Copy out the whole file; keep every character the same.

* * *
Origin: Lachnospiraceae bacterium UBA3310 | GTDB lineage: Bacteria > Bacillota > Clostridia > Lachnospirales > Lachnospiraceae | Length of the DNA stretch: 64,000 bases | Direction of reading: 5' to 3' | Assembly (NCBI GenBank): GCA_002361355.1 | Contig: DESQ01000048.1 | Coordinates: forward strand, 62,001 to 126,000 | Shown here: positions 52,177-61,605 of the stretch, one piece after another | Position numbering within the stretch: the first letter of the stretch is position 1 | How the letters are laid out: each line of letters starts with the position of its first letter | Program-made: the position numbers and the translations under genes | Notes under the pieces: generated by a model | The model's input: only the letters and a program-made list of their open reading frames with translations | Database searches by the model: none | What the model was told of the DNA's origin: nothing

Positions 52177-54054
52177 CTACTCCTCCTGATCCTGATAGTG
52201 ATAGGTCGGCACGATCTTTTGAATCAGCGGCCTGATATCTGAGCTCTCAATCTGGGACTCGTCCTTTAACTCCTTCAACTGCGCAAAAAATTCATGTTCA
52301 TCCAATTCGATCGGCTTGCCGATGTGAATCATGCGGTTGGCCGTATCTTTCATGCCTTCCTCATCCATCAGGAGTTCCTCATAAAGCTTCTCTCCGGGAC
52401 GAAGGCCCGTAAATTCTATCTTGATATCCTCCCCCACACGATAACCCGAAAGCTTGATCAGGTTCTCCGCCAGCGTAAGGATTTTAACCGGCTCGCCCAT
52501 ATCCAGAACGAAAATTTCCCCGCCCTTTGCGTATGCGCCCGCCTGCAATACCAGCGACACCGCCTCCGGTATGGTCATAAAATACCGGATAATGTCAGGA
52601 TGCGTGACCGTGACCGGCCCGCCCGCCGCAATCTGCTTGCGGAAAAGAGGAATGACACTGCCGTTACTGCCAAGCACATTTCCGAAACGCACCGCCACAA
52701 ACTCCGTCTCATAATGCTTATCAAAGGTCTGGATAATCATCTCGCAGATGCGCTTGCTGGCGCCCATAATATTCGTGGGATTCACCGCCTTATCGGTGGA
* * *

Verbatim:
Origin: Lachnospiraceae bacterium UBA3310 | GTDB lineage: Bacteria > Bacillota > Clostridia > Lachnospirales > Lachnospiraceae | Length of the DNA stretch: 64,000 bases | Direction of reading: 5' to 3' | Assembly (NCBI GenBank): GCA_002361355.1 | Contig: DESQ01000048.1 | Coordinates: forward strand, 62,001 to 126,000 | Shown here: positions 52,177-61,605 of the stretch, one piece after another | Position numbering within the stretch: the first letter of the stretch is position 1 | How the letters are laid out: each line of letters starts with the position of its first letter | Program-made: the position numbers and the translations under genes | Notes under the pieces: generated by a model | The model's input: only the letters and a program-made list of their open reading frames with translations | Database searches by the model: none | What the model was told of the DNA's origin: nothing

Positions 52177-54054
52177 CTACTCCTCCTGATCCTGATAGTG
52201 ATAGGTCGGCACGATCTTTTGAATCAGCGGCCTGATATCTGAGCTCTCAATCTGGGACTCGTCCTTTAACTCCTTCAACTGCGCAAAAAATTCATGTTCA
52301 TCCAATTCGATCGGCTTGCCGATGTGAATCATGCGGTTGGCCGTATCTTTCATGCCTTCCTCATCCATCAGGAGTTCCTCATAAAGCTTCTCTCCGGGAC
52401 GAAGGCCCGTAAATTCTATCTTGATATCCTCCCCCACACGATAACCCGAAAGCTTGATCAGGTTCTCCGCCAGCGTAAGGATTTTAACCGGCTCGCCCAT
52501 ATCCAGAACGAAAATTTCCCCGCCCTTTGCGTATGCGCCCGCCTGCAATACCAGCGACACCGCCTCCGGTATGGTCATAAAATACCGGATAATGTCAGGA
52601 TGCGTGACCGTGACCGGCCCGCCCGCCGCAATCTGCTTGCGGAAAAGAGGAATGACACTGCCGTTACTGCCAAGCACATTTCCGAAACGCACCGCCACAA
52701 ACTCCGTCTCATAATGCTTATCAAAGGTCTGGATAATCATCTCGCAGATGCGCTTGCTGGCGCCCATAATATTCGTGGGATTCACCGCCTTATCGGTGGA